Telling the alarm bells in my head to shut up, I took Lily out of the arena. Sally had arrived and just finished soaking Jezebel's foot when I was done in the indoor, so we took the mares out and hand grazed them for over an hour while we talked. The girls enjoyed the socializing. Afterwards we put them together in the indoor, since everyone had pretty much left for the day, and let them wander around.


Jez has the pink halter with pink fuzzies, Lily is the one on the right.


"Do you have treats for us?" If Lily didn't have the white on her face, they would totally look like twins. They are probably related through Lily's TB bloodlines. Same white coronet and white pastern in front, opposite white socks in the back.

 I eventually brought Lily back in to soak her hoof in the wash stall, and for good measure, decided to ice the leg as well while we were at it. Just because I didn't like all of that swelling. I wanted to see what would happen.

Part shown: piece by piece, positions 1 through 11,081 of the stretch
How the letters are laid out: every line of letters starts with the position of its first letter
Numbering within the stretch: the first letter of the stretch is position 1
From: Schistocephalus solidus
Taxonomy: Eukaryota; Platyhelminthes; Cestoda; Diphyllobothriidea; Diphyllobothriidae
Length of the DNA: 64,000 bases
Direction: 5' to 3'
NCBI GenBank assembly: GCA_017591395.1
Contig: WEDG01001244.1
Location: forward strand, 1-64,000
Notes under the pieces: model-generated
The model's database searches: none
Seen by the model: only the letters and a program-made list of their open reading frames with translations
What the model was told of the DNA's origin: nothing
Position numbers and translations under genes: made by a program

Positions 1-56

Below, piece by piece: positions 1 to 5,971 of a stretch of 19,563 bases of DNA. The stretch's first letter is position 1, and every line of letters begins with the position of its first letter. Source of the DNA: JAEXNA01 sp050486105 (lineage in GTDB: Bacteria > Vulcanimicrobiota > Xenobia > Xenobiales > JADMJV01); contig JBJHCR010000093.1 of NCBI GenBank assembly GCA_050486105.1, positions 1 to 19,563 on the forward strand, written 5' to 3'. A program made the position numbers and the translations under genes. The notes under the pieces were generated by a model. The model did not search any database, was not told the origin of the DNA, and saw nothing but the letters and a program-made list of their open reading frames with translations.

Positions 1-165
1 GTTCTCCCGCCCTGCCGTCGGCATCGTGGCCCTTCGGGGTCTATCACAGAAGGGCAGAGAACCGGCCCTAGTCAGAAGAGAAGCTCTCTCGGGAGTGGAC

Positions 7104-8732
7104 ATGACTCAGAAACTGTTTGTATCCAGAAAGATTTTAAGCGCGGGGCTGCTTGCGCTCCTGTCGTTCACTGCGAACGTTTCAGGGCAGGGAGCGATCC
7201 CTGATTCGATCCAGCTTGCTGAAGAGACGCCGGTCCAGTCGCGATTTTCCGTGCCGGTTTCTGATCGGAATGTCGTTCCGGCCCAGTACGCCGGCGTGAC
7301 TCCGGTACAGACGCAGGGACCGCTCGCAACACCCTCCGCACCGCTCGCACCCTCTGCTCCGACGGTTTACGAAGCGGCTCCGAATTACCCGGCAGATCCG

Being a fidgety brat! I had to re-fill the soaking boot twice...
30 minutes later, I removed her soaking boot and continued icing for a little more while talking with Sally and Heather, who had arrived and was grooming Nate in the wash stall next to Lily.

After about 5 more minutes, I took Lily to the cross ties in front of her stall, and removed the ice boot. It revealed a nice tight leg, with two 1" diameter bumps right above her fetlock, on the outside of her leg, right over her tendons. I almost sat down and cried. This wasn't just the bruise bothering her.